By Steve Schonberg
2015 marks the 35th year that PBS will air America’s national Independence Day celebration live from the west lawn of the U.S. Capitol. One of many 4th of July traditions, the concert brings viewers around the U.S. entertainment from some of the country’s top performers with this year’s headliner’s including Barry Manilow, Alabama, Nicole Scherzinger, Hunter Hayes, KC and the Sunshine Band, and more.
Having first interviewed Barry Manilow back in January as he embarked on his final tour, which concluded on his birthday (June 17) in his hometown of Brooklyn, NY, I learned recently what excites him about being a part of this annual spectacular on the Capitol lawn–now for a third time.
“It’s an honor to be asked to do the concert,” he said. “We’ve all seen this show for many many years and standing there in Washington, DC and being surrounded by the most famous American structures while singing these songs is just thrilling. Not only is in a wonderfully entertaining show, but it reminds me of my pride in being an American. I bet you it does that for everyone.”
Known for his wide range of pop songs, Manilow has a soft spot for patriotic tunes, himself having penned the classic track, “Let Freedom Ring,” which opens with a verse from “My Country, ‘Tis of Thee.”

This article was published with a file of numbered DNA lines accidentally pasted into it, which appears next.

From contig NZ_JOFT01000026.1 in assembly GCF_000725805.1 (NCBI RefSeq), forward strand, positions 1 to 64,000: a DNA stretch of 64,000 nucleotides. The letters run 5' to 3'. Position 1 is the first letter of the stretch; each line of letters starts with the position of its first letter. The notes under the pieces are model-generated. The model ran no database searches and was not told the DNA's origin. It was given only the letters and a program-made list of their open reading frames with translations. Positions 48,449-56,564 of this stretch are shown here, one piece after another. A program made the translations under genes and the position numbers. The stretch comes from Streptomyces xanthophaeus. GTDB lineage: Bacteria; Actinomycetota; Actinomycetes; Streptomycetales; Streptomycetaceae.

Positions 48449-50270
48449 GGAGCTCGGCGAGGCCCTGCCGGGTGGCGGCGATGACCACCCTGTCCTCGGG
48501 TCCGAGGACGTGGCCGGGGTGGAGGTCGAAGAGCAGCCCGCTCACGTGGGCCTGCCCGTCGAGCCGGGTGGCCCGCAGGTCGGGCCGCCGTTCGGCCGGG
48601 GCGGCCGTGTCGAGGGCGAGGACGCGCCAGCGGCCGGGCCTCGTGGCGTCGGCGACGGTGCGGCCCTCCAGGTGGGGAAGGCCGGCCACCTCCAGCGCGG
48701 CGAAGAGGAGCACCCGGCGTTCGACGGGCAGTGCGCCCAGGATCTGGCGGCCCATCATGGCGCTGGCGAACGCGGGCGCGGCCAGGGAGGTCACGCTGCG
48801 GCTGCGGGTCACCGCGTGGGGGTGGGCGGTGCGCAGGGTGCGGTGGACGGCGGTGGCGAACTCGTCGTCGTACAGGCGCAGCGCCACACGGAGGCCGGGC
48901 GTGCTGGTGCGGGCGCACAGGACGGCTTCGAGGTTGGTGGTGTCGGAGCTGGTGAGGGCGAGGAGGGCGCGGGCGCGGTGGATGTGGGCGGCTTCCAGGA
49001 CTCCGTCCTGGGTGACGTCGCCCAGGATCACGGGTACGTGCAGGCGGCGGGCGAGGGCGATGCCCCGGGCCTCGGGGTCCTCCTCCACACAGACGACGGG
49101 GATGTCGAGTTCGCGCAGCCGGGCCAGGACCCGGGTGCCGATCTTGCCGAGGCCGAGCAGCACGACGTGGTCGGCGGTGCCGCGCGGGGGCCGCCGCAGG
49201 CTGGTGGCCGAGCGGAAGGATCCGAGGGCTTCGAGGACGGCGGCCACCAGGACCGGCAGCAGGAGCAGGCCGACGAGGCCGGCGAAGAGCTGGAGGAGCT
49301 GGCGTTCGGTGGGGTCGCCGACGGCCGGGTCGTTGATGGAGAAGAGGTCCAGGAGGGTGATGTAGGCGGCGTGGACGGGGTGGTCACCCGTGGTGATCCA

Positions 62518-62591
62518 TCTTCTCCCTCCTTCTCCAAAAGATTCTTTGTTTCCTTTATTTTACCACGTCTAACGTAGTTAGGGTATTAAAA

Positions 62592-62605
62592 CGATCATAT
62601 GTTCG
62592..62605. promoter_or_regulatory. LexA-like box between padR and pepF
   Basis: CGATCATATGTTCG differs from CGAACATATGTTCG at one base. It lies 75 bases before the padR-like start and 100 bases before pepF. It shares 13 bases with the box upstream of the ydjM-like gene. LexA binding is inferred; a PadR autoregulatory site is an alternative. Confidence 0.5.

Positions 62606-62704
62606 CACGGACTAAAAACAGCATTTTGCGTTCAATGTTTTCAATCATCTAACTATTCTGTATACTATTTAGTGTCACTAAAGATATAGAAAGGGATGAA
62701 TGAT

“Freedom is really who we are,” Manilow said, referring to the American spirit and his set list for the Capitol Fourth concert has been selected to reflect it. “All [of the songs] in their own way are about freedom. They speak to my feelings about humanity at its best.” With that, he shared that he has a special appreciation too for traditional patriotic songs “like ‘America the Beautiful’ or the ‘Battle Hymn of the Republic’… I think most of them started out as poems and then they put them to music… These traditional songs are poetry and they have more depth to them like a poem would than pop songs,” he said. “The traditional songs are more fun for me because they take me back to the world where they were written. The language is more elevated than it would be for a pop song and they are more challenging to sing… but I sure do love it.”
He also loves how music and freedom brings people together–even those who seem to always disagree. Manilow added, “It feels to me like in this town, in Washington, DC, that always has so much difficulty agreeing about anything, for a few hours on this one day this audience is of one mind in their love for this country and this town finally is in harmony for the few hours [of a] great show.”
A Capitol Fourth airs with a delay in certain time zones. Check local listings or PBS.org.